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7 Factors Affecting Orgasm in Women

sex and marriageAccording to a PsychologyToday blog by Lisa Thomas approximately 25% of women have difficulty achieving orgasm or have never experienced one, and even for women who are orgasmic, the frequency is only around 50-70% of the time.  Other researchers found that most women do not routinely (and some never) experience orgasm during sexual intercourse.

There are a number of physiological factors that can inhibit a woman’s sexual desire and her ability to reach climax: hormone imbalance, low testosterone, medications such as anti-depressants, her anatomy (the distance between the clitoris and the vagina), and, of course, partner issues. These can include the partner’s lack of appeal or insensitivity, and, in relation to a male partner, insufficient knowledge of the female body and premature ejaculation. To make matters worse, focusing on having a climax creates pressure in a woman that runs counter to sexual arousal; telling herself to “relax” simply doesn’t work.

Many developmental issues also affect women’s sexuality: Parents’ intrusiveness, emotional hunger, withholding of affection, indifference, hostility and intolerance of being loved leave lasting scars on their offspring. Women react to the resultant emotional pain by developing a poor self-concept or body image, distrust of their partner and other protective and pseudo-independent defenses that, in turn, predispose alienation in their relationships. Basically insecure (anxious or avoidant) attachment patterns they developed in childhood persist into adult life and strongly influence numerous aspects of sexual relating.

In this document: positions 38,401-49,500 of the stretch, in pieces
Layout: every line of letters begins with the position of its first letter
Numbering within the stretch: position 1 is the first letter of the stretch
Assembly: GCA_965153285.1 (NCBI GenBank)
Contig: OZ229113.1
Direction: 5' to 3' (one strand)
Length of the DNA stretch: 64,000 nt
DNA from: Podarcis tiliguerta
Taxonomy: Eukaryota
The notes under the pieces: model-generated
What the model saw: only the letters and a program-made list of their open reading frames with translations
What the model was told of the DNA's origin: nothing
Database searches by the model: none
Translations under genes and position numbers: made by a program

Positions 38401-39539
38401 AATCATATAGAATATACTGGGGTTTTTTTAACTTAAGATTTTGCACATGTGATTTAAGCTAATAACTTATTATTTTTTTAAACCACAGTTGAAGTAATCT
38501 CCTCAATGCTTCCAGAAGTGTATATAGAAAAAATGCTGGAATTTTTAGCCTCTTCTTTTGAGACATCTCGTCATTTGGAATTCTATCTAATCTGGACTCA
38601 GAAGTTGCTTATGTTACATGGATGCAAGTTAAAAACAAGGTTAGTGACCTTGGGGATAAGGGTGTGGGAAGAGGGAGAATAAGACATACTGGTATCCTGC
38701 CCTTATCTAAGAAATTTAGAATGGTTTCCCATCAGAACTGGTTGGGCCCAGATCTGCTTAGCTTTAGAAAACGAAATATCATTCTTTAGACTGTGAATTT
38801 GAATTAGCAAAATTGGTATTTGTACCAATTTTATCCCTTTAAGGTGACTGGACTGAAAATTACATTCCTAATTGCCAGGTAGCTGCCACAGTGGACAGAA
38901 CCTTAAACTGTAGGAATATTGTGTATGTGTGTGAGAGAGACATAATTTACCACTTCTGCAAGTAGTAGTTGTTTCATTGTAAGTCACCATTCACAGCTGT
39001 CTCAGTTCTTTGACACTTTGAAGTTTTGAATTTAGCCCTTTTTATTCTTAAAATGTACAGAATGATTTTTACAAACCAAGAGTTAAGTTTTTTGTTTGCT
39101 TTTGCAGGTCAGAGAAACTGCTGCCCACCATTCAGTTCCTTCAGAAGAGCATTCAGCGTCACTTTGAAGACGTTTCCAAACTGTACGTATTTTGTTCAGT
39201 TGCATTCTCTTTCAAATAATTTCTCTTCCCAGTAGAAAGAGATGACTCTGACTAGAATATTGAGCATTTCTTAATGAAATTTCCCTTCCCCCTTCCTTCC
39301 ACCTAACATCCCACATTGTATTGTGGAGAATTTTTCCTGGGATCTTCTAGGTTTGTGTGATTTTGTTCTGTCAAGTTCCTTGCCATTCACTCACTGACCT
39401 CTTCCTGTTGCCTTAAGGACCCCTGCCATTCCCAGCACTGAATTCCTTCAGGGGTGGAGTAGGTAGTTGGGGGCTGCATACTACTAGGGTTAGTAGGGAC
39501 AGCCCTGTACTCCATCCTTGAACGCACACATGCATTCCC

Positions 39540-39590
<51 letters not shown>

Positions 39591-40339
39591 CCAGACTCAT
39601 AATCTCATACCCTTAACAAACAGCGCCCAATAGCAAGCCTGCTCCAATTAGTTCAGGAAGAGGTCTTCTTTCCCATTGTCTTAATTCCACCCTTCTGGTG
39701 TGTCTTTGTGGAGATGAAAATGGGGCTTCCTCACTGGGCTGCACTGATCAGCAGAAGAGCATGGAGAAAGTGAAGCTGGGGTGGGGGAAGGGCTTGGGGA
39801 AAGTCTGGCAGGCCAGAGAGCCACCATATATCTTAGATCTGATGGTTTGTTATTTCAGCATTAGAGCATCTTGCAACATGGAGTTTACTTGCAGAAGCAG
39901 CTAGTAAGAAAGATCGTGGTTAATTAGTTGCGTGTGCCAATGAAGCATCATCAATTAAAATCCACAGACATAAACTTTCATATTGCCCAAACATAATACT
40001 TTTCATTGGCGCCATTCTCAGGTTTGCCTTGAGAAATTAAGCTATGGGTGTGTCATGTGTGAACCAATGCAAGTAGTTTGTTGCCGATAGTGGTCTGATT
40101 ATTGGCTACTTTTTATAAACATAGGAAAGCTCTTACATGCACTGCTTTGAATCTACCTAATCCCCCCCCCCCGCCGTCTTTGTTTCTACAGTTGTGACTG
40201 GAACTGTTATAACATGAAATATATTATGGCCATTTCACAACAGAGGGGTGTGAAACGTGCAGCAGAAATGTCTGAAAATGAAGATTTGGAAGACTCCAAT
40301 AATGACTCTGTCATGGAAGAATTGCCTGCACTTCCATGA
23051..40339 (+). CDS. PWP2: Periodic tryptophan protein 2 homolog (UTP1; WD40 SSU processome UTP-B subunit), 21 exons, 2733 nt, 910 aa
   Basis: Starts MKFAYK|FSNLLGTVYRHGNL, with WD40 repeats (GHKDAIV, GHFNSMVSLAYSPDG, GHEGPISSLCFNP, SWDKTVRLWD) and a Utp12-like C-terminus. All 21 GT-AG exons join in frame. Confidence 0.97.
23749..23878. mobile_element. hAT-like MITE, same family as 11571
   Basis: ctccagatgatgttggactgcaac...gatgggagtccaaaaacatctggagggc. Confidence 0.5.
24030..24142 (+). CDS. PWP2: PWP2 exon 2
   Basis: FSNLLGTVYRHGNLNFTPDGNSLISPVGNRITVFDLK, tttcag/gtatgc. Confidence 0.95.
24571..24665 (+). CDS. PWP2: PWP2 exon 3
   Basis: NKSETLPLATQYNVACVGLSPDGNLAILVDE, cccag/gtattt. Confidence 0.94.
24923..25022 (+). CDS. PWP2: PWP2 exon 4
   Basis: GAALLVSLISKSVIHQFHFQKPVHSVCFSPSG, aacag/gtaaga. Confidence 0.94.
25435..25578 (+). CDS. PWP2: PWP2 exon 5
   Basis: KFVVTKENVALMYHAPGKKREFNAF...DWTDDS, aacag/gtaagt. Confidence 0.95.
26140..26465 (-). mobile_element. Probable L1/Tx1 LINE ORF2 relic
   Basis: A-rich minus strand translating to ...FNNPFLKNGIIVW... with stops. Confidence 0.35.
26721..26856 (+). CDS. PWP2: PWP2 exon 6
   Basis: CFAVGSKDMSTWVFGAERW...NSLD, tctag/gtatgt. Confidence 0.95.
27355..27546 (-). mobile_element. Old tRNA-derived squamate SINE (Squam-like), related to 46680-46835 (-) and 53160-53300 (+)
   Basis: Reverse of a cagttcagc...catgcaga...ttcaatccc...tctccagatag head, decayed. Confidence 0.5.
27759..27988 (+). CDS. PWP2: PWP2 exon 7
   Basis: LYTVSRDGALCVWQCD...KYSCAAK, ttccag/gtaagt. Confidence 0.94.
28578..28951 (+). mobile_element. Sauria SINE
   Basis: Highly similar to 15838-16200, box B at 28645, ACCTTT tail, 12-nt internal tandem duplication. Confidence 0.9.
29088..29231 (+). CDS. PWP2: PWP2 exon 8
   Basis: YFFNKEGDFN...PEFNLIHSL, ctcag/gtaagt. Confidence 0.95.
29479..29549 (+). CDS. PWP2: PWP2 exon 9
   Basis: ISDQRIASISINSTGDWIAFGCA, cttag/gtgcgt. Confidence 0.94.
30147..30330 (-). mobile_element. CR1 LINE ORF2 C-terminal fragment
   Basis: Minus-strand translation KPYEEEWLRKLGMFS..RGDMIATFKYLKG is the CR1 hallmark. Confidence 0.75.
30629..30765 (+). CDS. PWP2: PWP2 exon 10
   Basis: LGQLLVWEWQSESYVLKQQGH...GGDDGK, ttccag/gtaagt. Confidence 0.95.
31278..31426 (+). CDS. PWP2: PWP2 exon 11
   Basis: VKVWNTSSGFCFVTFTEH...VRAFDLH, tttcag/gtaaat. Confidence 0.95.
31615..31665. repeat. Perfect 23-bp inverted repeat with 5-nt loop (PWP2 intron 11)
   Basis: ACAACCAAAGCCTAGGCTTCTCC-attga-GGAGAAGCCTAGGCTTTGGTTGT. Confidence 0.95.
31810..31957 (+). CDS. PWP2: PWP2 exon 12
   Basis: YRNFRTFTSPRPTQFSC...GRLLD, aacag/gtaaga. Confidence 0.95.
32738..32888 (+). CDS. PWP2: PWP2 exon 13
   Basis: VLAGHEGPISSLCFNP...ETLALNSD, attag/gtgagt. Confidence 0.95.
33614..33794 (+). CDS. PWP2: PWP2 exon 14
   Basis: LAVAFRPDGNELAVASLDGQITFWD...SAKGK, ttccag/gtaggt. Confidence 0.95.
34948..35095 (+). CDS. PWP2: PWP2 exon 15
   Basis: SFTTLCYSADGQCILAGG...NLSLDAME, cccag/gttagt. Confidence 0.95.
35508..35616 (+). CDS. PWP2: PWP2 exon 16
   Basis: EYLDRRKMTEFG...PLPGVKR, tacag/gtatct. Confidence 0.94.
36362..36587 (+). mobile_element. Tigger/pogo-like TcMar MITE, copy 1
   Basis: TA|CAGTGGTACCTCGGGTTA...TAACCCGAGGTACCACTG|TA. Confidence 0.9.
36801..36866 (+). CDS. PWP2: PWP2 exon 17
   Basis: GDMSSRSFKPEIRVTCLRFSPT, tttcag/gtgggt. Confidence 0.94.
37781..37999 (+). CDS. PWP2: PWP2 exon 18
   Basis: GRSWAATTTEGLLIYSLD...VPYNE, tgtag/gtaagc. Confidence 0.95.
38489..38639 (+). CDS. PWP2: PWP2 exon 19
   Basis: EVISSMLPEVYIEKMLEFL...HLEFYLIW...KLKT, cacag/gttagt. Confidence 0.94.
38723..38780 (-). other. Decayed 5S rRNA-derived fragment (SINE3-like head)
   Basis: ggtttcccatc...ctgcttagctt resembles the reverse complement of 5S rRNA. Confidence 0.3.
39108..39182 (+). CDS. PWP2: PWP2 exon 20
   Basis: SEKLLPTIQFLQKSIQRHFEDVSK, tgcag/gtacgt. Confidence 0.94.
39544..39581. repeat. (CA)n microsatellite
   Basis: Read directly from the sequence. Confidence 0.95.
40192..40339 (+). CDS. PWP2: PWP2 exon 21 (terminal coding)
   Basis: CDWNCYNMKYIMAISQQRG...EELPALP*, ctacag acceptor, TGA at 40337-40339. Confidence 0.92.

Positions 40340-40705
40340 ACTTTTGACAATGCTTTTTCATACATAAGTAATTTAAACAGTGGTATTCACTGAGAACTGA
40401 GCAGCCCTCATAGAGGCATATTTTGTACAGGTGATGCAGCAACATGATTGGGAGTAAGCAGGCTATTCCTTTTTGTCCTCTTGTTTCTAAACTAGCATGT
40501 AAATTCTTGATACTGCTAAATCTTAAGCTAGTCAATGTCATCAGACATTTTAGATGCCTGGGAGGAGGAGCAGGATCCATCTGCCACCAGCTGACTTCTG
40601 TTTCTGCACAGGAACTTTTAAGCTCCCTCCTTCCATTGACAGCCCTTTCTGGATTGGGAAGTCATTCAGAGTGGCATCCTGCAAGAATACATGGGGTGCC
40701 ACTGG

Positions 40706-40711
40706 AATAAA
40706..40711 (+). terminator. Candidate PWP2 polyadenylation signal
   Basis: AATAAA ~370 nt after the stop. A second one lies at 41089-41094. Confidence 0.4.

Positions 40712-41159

In this blog, we focus on seven psychological factors that tend to negatively impact a woman’s sexual desire, arousal and orgasmic capacity.  The list is not meant to exhaust all possible psychological issues; however, in our clinical experience, we have found these to be fundamental and understanding them to be useful in helping women achieve richer, more satisfying sexual lives.

1. Critical thoughts toward one’s body: Many women experience intrusive thoughts or critical inner voices about their body that interrupt the smooth progression of sexual excitement that typifies the arousal cycle of approaching orgasm.  They can have self-conscious thoughts about their breasts: Your breasts are small. They’re not like other women’s breasts. Your breasts are misshapen. Or they may have negative thoughts about their genitals. Your vagina is too large. You’re too dry. You’re not clean, so don’t have oral sex.

Many women have internalized their parents’ negative attitudes toward bodily functions during toilet training, thereby developing images of their bodies and sexuality as dirty. In particular, the genital area becomes imbued with an anal connotation and is confused with excretory functions. Women’s shameful feelings about this area are extended to anything below the waist, (including menstruation) and they end up feeling dirty or contaminated in a manner that can interfere with their becoming aroused or achieving orgasm. When women have negative thoughts about different parts of their bodies they find it difficult to take pleasure in being touched in those specific areas. If they feel critical about their body image in general, it is more difficult for them to fully enjoy sex.